When you ask parents around Portland what their kids are eating in the school cafeteria, the undertones of their responses sound eerily similar—they’re usually filled with disappointment and paired with a frustrated eye roll. Sometimes they’re followed by a long rant about the lack of available healthy options and a concern over the long-term health effects of their child's lunch-time eating habits. “If children just had access to the healthy stuff,” they say. “If they could only get excited about eating their veggies.” Sounds a bit like a fantasy, doesn’t it? After all, what child likes eating vegetables? But on a small urban farm just south of Portland, Courtney Leeds, Brooke Heiserich, and Justin Davidson, along with the help of countless community volunteers, are trying to turn all of that around. And not just for a season or even a year, but for the foreseeable future.
The trio began Schoolyard Farms, a nonprofit educational farm, with the goal of creating a sustainable outdoor education model that gets kids to learn about, grow, and eat fruits and vegetables. The organization is piloting their model at Candy Lane Elementary in Milwaukie and, so far, they’ve seen enormous success. Their one-acre plot of land is bursting with colorful rows of rainbow chard, overflowing container beds filled with countless varieties of lettuce, and fava bean fields so large they’d make any fava-fan green with envy. The group anticipates that beginning this fall, those fruits and veggies will be circled back into the cafeteria, providing healthy lunch items to school children.
Schoolyard Farms treats the space not only as an area for growing and harvesting, but also as an outdoor classroom, where children can explore and learn under the guidance of experienced outdoor educators and farmers. During the school year, students have class in the outdoor urban farm setting once a week; during the summer, the farm transforms into a summer camp, where children are immersed for one week on the farm, learning about seeds, planting, harvesting, and cooking. The group has even arranged for cooking demonstrations to be done by local chefs and culinary enthusiasts in an effort to help children develop a positive relationship with nature and healthy cooking.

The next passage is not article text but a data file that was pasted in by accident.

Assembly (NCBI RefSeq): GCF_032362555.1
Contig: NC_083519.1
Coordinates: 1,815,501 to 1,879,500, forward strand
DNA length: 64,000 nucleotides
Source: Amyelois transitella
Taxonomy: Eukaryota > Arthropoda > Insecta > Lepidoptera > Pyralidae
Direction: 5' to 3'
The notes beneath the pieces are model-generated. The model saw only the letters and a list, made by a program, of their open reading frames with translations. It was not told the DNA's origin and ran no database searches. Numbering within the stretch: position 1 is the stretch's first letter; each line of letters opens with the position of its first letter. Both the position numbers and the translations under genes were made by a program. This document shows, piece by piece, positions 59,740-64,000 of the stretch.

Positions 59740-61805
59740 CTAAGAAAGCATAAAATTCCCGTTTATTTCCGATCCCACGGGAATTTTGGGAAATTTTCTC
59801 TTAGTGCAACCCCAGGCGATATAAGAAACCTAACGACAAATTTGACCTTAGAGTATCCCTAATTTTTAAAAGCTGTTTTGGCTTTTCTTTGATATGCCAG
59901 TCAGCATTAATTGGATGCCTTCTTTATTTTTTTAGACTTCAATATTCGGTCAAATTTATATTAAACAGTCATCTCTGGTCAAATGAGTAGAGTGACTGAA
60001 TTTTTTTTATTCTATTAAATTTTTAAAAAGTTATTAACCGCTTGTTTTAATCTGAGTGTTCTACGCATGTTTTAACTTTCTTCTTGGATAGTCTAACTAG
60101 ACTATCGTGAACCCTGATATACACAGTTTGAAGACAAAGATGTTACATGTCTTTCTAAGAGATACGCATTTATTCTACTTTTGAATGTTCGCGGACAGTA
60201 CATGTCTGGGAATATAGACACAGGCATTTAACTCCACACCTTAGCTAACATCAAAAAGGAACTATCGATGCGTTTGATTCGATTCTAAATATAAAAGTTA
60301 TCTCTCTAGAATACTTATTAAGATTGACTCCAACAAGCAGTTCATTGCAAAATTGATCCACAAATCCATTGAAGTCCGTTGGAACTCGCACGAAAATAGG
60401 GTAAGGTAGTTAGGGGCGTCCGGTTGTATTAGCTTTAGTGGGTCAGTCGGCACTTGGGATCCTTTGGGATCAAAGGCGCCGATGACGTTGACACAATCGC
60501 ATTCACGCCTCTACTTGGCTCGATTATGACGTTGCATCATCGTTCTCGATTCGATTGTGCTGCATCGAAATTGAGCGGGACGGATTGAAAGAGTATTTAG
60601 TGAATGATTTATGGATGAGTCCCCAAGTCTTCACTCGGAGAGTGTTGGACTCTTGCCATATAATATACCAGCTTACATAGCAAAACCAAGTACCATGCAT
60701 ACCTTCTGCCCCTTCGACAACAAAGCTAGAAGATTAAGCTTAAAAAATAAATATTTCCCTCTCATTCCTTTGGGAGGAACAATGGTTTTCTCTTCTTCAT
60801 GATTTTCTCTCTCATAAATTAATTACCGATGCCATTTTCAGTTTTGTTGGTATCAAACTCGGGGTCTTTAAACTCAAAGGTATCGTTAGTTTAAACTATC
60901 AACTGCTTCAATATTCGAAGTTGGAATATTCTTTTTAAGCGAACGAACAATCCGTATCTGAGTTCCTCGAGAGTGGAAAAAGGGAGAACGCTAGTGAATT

Local businesses like Pepper & Salt and Pronto Pizza that have seen the inherent value in the farm model are showing their support by ordering a portion of the thousands of pounds of produce that are harvested directly on the farm to use in their own kitchens. Both businesses are also donating their time to leading workshops on the farm.
Portlanders looking to support Schoolyard Farms directly can do so by:
- Sending their kids to summer camp: Help Schoolyard Farms grow while simultaneously educating your kids on urban farming. Schoolyard Farms Summer Camp runs 1-week camp sessions for incoming 1st through 6th graders from June 23 to August 22, teaching them about farming, cooking healthy snacks, and leading them in arts, crafts, and active play. Tuition for the weekly session is $250 and Schoolyard offers scholarships to low-income children.
- Purchasing a CSA share of the farm: For $275, Portlanders can receive one CSA share from Schoolyard Farms. Each share results in 5 small bunches of vegetables per week for 20 weeks.
- Volunteering on the farm: Those looking to donate their time while getting their hands dirty can apply for Schoolyard Farms’ Summer Farm Camp Educator Intern position or the Farming Intern position. More details about the positions are available here.
- Donating directly: Want to see Schoolyard Farms reach their goals and expand to other schools? Support their efforts by donating directly here.
Click through the slideshow above to see all of the green goodness coming out of Schoolyard Farms!